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Ch 25 Chem Guide

Ch 25 Chem Guide

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Published by: mayanb on Nov 24, 2009
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08/30/2013

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Know hybridization! A typical carbon atom is usually sp
3
hybridized
Carbon forms strong bonds: especially with H, O, N and halogens (F,Cl, I…)
Double bonds are stronger than single bonds. Increased bondstrength = shorter bond length
Most Carbon-Carbon and Carbond-Hydrogen bonds are nonpolarbecause the electronegativities almost cancel out.
However C-O and O-H are quite polar
A group of atoms (i.e. C-O-H group) that determines how an organicmolecule reacts is called a functional group
 The non-polar bonds are generally soluble in nonpolar solvents butnot in water
Molecules that are polar are soluble in polar solvents
Acidic substandes: most important are the carboxylic acids (-COOH)
Most important basic substances are the amines (-NHR) (-NH
2
) of (-NR
2
)
o
R is an organic group consisting of some combo of C-C and C-H bonds such as –CH
3
or –C
2
H
5
Hydrocarbons: compounds composed of only H and C. there are 4types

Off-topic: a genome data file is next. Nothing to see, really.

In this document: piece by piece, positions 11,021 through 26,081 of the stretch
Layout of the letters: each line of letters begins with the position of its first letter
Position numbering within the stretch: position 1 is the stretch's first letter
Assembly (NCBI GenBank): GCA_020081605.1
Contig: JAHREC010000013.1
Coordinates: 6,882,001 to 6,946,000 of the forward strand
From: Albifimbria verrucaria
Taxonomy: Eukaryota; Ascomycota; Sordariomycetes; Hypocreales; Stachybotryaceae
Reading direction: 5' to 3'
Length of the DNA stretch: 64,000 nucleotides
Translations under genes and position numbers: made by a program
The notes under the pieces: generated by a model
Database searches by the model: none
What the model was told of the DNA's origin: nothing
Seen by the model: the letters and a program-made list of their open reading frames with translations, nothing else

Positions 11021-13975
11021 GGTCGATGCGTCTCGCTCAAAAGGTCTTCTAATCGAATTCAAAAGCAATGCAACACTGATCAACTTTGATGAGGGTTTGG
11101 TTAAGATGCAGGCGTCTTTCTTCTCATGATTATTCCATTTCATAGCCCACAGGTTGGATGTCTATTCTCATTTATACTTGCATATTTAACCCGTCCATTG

Alkanes have only single bonds (saturated hydrocarbons b/c theyhave the largest # H per C)
Alkenes aka olefins have double bonds
Alkynes have triple bonds
Aromatic hydrocarbond: the C atoms are connected in a planar ring joined by σ and π bonds
All hydrocarbons are relatively nonpolar and insoluble in water
 Their boiling points increase as molar mass increases
Alkanes are used as gases
Long chain alkanes generally undergo constant motion that causes itto change its shape like a chain that is shaken
Structural isomers: can be straight chain and branched chainhydrocarbons
o
Same molecular formula, diff. arrangement
Alkyl groups are named by replacing the –ane ending with –yl
Cycloalkanes are rings sometimes drawn as a polygon in whicheach corner is a CH
2
group (cyclopropane is a triangle)
Aromatic hydrocarbons like benzene have corners with CH groups
Reactions of alkanes: relatively unreactive, unsoluble in water,don’t react with acids, bases, oxidizing agents due to their lack of polarity but they do combust
Unsaturated hydrocarbons
Cis
and
trans
cis
2-butene
trans
2-butene
if a substance contains 2 or more =, each is located by a numerical
 
suffix (hexadiene)
geometric isomers (cis vs. trans.)
double bonds resist twisting
alkynes are highly reactive but not as commonly found
addition reactions (reactant is added to 2 atoms that form themultiple bond) (replace a double bond with 2 more other atoms)
hydrogenation (replacing a double bond with 2 H’s)
2 butyne + Cl2 -> trans 2, 3, dichloro 2 butene
aromatic hydrocarbons: a large and important class
benzene C
6
H
6
 
unsaturated, delocalized π bonds causes it to undergo substitutionreactions
3 possible isomers of benzene with 2 nitro groups attached: ortho,meta, and para dinitrobenzenefunctional groups: (refer to table below)
 This study guide basically has everything except the functional groups interms of R and R’

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